Kenny Crookston, BYU
PROVO — Drop a few f-bombs, depict a gory battle and show several scantily clad figures, and movie makers can kiss hundreds of thousands, if not millions, of dollars goodbye. A new BYU student-led study found that in films with similar content, if the film is rated R instead of PG-13, it will make 25 percent to 35 percent less at the box office.
"Even if we take our lower estimate of 25 percent, and you want to make $100 million off your movie, you're losing $25 million by playing into that R rating," said Craig Palsson, a junior studying economics at BYU. "Just the sheer magnitude of the loss is significant and surprising."
Palsson had been studying the evolution of ratings when BYU economics professor Joe Price invited him to team up with fellow student Jared Shores, a senior in economics, who was researching the financial success of family films over adult films.
Together, the two created a unique content index for nearly 3,000 movies since 1995 thanks to help from movie review websites like "Dove Foundation," "Screen It" and "Kids-in-Mind." Those websites provide parents a detailed look at the violence, profanity, sexual content and adult themes — or lack thereof — in a movie.
With their content index, Palsson and Shores could identify "edge" movies that were rated PG-13 but had content similar to that in an R-rated movie.
The students quickly learned that profanity is one of the strongest factors for a higher rating, more so than violence or sexual content.
"And that's interesting to me," Shores said. "Because it seems so inconsequential to the plot of the film and so easily removed."
Once the movies had a content score, regression analysis allowed for revenue comparison. After controlling for budget, time of release and genre, they discovered that a lower-than-R rating meant greater profitability — massive for PG-13 compared to R, though smaller for PG to PG-13.
For PG-13 movies; however, the more adult content it contained, the more money it made.
"What that tells us," Palsson said, "is people are looking for movies that push the envelope without actually going over the edge, because then it gets an R-rating."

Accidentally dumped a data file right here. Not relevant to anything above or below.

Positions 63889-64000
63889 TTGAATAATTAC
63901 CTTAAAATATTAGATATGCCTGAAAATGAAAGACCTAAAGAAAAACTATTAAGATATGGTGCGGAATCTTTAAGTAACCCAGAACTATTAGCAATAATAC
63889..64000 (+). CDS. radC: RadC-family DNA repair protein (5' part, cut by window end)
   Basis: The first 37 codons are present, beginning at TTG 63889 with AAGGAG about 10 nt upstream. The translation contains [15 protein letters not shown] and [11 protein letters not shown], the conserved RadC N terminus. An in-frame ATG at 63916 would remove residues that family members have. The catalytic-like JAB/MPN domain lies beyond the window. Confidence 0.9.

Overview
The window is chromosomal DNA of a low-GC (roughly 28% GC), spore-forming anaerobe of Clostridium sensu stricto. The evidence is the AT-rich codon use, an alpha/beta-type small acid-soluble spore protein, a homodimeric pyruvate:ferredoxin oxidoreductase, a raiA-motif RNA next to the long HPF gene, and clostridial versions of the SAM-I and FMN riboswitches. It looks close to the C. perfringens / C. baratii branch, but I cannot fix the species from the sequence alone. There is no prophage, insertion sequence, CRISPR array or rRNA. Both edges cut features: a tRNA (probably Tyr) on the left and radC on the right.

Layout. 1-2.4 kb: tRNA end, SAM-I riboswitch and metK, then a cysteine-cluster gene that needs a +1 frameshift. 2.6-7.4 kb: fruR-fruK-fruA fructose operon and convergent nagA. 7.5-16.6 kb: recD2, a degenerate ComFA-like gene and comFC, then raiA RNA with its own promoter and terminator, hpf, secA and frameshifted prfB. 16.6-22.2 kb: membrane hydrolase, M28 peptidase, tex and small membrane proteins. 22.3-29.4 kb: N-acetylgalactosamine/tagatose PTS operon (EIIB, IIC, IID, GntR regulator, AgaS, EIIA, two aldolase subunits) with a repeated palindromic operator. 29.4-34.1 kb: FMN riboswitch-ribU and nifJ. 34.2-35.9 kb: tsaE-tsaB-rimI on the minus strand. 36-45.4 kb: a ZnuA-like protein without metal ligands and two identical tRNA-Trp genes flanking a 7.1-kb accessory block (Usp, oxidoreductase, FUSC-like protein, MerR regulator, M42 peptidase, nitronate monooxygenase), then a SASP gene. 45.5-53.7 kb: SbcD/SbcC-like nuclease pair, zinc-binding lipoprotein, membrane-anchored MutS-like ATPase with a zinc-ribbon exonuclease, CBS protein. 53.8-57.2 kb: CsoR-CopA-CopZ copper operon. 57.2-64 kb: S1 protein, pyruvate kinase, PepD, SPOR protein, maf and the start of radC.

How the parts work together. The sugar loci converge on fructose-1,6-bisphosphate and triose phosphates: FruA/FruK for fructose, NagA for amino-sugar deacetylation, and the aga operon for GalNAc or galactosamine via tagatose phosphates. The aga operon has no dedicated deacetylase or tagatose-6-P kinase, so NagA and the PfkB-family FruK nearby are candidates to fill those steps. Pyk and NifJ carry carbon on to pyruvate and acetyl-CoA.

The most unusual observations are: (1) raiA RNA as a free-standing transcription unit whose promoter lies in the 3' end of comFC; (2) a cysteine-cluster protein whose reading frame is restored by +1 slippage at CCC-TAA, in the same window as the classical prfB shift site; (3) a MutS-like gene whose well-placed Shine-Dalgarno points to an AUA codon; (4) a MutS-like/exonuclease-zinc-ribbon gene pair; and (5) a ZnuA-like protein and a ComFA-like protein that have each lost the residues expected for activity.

Take "Titanic," he said, which had more nudity and adult themes than most PG-13 movies, and performed well at the box office.
Shores said he's noticed that over the years, PG-13 films have gotten heavier and contain more intense content, like one film he saw recently with two surprise f-words and heavy drug use. Producers of those movies know they can attract some of the R-rated movie watchers, yet still appeal to those who feel safe because it's "only PG-13."
"These assumptions that we have ... as a populous of what a PG-13 movie consists of, we're becoming more and more accustomed to change," Shores said, "or more and more surprised."
Yet, the PG-13 versus R results weren't surprising to Utah theater officials.
"It is simple," said Blake Andersen, Megaplex Theatres senior vice president and general manager. "The guests at Megaplex Theatres vote for movies by purchasing tickets. Based on our years in business, guests overwhelmingly vote in favor of G, PG, or PG-13 rated films over R-rated movies."
There are some R-rated films that do well, he added, but the big successes come from movies like "Pirates of the Caribbean," "Avatar," "Dark Knight" and "Harry Potter."
In fact, for several movies, the five Utah Megaplex locations have finished at or near the top of all national theaters for the opening weekend revenue, Andersen said.
Yet, the students emphasized that their study relies on national data, meaning that their results are representative of people across the country, not just in Utah.
"If the movie industry could see that they're losing 25 to 35 percent of their revenue by not tailoring to this demographic, by releasing a film that had less of the content but still preserved the story and the art that they want to express, they could make a lot more revenue," Palsson said.
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